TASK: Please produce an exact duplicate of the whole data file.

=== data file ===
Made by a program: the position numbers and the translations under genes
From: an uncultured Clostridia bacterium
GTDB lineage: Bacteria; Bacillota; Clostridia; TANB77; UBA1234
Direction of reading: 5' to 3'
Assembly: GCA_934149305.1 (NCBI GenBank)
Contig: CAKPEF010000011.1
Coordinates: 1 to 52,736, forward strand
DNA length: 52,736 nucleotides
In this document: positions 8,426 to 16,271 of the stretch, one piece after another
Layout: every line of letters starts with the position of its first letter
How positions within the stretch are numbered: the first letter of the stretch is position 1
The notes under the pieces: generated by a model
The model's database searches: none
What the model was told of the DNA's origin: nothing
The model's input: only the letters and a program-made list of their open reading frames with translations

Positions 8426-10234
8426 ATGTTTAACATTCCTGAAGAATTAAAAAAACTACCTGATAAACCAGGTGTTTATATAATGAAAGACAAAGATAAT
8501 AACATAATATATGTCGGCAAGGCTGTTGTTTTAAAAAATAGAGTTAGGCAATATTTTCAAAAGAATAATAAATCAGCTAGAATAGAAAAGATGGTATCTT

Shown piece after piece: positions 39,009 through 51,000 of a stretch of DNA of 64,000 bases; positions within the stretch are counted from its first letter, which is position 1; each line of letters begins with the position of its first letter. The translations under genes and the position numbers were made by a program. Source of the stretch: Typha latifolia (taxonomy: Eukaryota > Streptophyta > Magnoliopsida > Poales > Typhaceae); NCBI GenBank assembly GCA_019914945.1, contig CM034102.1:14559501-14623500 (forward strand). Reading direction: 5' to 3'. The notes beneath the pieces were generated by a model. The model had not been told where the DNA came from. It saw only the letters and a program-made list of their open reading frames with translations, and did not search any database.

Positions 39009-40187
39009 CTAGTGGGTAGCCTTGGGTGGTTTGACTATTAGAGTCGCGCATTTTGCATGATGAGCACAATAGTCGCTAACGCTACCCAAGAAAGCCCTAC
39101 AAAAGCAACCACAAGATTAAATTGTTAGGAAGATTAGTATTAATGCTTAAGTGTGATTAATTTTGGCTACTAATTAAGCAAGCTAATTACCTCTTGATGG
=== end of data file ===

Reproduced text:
Made by a program: the position numbers and the translations under genes
From: an uncultured Clostridia bacterium
GTDB lineage: Bacteria; Bacillota; Clostridia; TANB77; UBA1234
Direction of reading: 5' to 3'
Assembly: GCA_934149305.1 (NCBI GenBank)
Contig: CAKPEF010000011.1
Coordinates: 1 to 52,736, forward strand
DNA length: 52,736 nucleotides
In this document: positions 8,426 to 16,271 of the stretch, one piece after another
Layout: every line of letters starts with the position of its first letter
How positions within the stretch are numbered: the first letter of the stretch is position 1
The notes under the pieces: generated by a model
The model's database searches: none
What the model was told of the DNA's origin: nothing
The model's input: only the letters and a program-made list of their open reading frames with translations

Positions 8426-10234
8426 ATGTTTAACATTCCTGAAGAATTAAAAAAACTACCTGATAAACCAGGTGTTTATATAATGAAAGACAAAGATAAT
8501 AACATAATATATGTCGGCAAGGCTGTTGTTTTAAAAAATAGAGTTAGGCAATATTTTCAAAAGAATAATAAATCAGCTAGAATAGAAAAGATGGTATCTT

Shown piece after piece: positions 39,009 through 51,000 of a stretch of DNA of 64,000 bases; positions within the stretch are counted from its first letter, which is position 1; each line of letters begins with the position of its first letter. The translations under genes and the position numbers were made by a program. Source of the stretch: Typha latifolia (taxonomy: Eukaryota > Streptophyta > Magnoliopsida > Poales > Typhaceae); NCBI GenBank assembly GCA_019914945.1, contig CM034102.1:14559501-14623500 (forward strand). Reading direction: 5' to 3'. The notes beneath the pieces were generated by a model. The model had not been told where the DNA came from. It saw only the letters and a program-made list of their open reading frames with translations, and did not search any database.

Positions 39009-40187
39009 CTAGTGGGTAGCCTTGGGTGGTTTGACTATTAGAGTCGCGCATTTTGCATGATGAGCACAATAGTCGCTAACGCTACCCAAGAAAGCCCTAC
39101 AAAAGCAACCACAAGATTAAATTGTTAGGAAGATTAGTATTAATGCTTAAGTGTGATTAATTTTGGCTACTAATTAAGCAAGCTAATTACCTCTTGATGG